Special Issue "Rethinking Environmental Citizenship for Grassroots Politics "

A special issue of Social Sciences (ISSN 2076-0760). This special issue belongs to the section "Contemporary Politics and Society".

Deadline for manuscript submissions: closed (1 August 2019).

Special Issue Editors

Dr. Mine Islar
Website
Guest Editor
Lund University
Dr. Yang Mundo
Website
Guest Editor
University of Siegen, Department of Social Sciences, Am Herrengarten 3, D-57072 Siegen, Germany

Special Issue Information

Dear Colleagues,

In response to climate change, social inequality and environmental degradation, citizens in various countries developed grassroot forms of civic engagement. It appears that civic engagement has turned to the local and the material in order to establish alternative socio-material orders. Community supported agriculture, zero-waste-networks, community gardens, repair cafés, eco-villages, energy cooperatives, upcycling projects, slow food, and green mobility are just a few examples of this development. These phenomena have been studied under conceptual frameworks such as grassroots innovations, real utopias, degrowth, prefigurative politics of sustainable lifestyle, conviviality, and or solidarity economy. They have promoted a turn towards material objects, infrastructures, bodily practices, emotions, and tangible space within research of social-ecological transformation. Most of the studies in this field address questions of how to scale-up related practices or interpret this development as part of movement mobilization, which tries to decrease the dominance of growth economy in everyday life.

In this regard, academia offers a broad range of approaches including sociological accounts of critical subjectivity or social change, and approaches from critical geography, cultural studies, environmental politics and ecological economics. The idea behind this conjunction of the material turn and the political is twofold. On the one hand, bringing the political into the research of the material dimensions of engagement for social-ecological change emphasizes its conflictive and public character. This could shed light on the reappropriation of public space, the provision of material proof regarding contested issues, and the creative politicization of everyday life. On the other hand, bringing the material turn into the research on the political, engaged citizenship and participation could allow us to elucidate these struggles which used to be dismissed as apolitical due to their high reliance on material, emotional, and spatial practices.

Contributions will adopt one of the two aspects and translate them to the related turns towards the material and to practices of the political. The concept of the political refers to a specific way of dealing with irreconcilable conflicts about common affairs in a non-violent, agonistic and public manner. It goes beyond standard distinctions of politics, policy, and polity, but stresses the decisive role of direct participation and public conflict about the rules of coexistence. Environmental citizenship stands for understandings and practices of how individuals or groups can engage as active members of their communities in order to secure planetary co-existence.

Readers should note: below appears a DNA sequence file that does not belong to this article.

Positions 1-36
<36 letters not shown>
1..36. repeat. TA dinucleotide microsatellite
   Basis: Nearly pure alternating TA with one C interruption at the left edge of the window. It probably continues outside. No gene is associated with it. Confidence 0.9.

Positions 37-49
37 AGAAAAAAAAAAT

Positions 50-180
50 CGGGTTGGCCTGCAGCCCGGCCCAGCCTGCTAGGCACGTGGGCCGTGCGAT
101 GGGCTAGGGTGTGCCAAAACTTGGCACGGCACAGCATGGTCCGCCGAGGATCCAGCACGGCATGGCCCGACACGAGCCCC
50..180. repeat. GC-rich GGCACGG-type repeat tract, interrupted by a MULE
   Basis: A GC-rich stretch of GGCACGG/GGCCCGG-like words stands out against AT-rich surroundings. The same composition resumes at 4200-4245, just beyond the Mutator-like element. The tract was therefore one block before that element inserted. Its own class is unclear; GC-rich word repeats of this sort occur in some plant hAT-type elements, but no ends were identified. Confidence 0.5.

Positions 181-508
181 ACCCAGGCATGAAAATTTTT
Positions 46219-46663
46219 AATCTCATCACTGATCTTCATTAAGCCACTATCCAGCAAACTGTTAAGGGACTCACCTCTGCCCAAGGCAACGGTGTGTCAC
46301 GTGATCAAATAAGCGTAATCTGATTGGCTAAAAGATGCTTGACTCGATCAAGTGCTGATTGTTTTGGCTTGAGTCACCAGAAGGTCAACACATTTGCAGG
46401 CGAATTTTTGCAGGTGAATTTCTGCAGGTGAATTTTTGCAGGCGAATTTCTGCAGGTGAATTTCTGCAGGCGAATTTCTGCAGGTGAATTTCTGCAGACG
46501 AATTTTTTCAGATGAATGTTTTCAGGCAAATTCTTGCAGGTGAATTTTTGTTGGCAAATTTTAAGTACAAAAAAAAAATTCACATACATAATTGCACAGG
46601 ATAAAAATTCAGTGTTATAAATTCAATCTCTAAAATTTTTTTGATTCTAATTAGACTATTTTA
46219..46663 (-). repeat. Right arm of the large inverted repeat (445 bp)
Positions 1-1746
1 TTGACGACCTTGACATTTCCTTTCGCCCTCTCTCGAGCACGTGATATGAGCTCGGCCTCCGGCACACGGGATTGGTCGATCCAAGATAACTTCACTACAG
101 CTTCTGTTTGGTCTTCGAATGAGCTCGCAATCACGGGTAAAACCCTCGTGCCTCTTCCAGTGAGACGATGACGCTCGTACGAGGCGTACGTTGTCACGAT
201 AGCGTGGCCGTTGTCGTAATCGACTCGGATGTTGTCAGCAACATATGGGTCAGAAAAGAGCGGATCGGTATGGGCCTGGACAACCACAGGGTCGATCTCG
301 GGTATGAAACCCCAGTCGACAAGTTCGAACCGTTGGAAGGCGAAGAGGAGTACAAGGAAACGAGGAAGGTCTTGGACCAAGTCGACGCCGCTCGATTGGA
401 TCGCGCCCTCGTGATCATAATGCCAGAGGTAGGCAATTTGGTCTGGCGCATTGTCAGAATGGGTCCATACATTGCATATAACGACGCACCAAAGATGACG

Against this backdrop, contributions may address the following questions:

  • What are the major drivers (i.e environmental, economic or social justice) for mobilization of grassroots initiatives?
  • Which forms of politicization result from grassroots initiatives?
  • To what extent should they be recognized as forms of politically engaged citizenship and as drivers for structural change?
  • What kind of public and political contestation emerges when civic engagement has turned to the local, the material and the cooperative solutions for sustainability?
  • How do grassroots initiatives sustain their environmental practices in the age of populism?

Dr. Mine Islar
Dr. Yang Mundo
Guest Editors

Manuscript Submission Information

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Please visit the Instructions for Authors page before submitting a manuscript. The Article Processing Charge (APC) for publication in this open access journal is 1000 CHF (Swiss Francs). Submitted papers should be well formatted and use good English. Authors may use MDPI's English editing service prior to publication or during author revisions.

Keywords

  • Grassroots innovations
  • real utopias
  • environmentalism
  • citizenship
  • sustainable lifestyle
  • prefigurative politics
  • socio-ecological change
  • degrowth

Published Papers (5 papers)

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Research

Open AccessArticle
Revisiting the Right to the City, Rethinking Urban Environmentalism: From Lifeworld Environmentalism to Planetary Environmentalism
Soc. Sci. 2020, 9(2), 15; https://doi.org/10.3390/socsci9020015 - 11 Feb 2020
Abstract
In the environmental politics literature, cities are commonly framed as key sites for a shift towards greater sustainability and urban grassroots initiatives, such as food co-ops, urban gardening initiatives, repair cafés, and libraries of things, are commonly portrayed as such a shift’s key [...] Read more.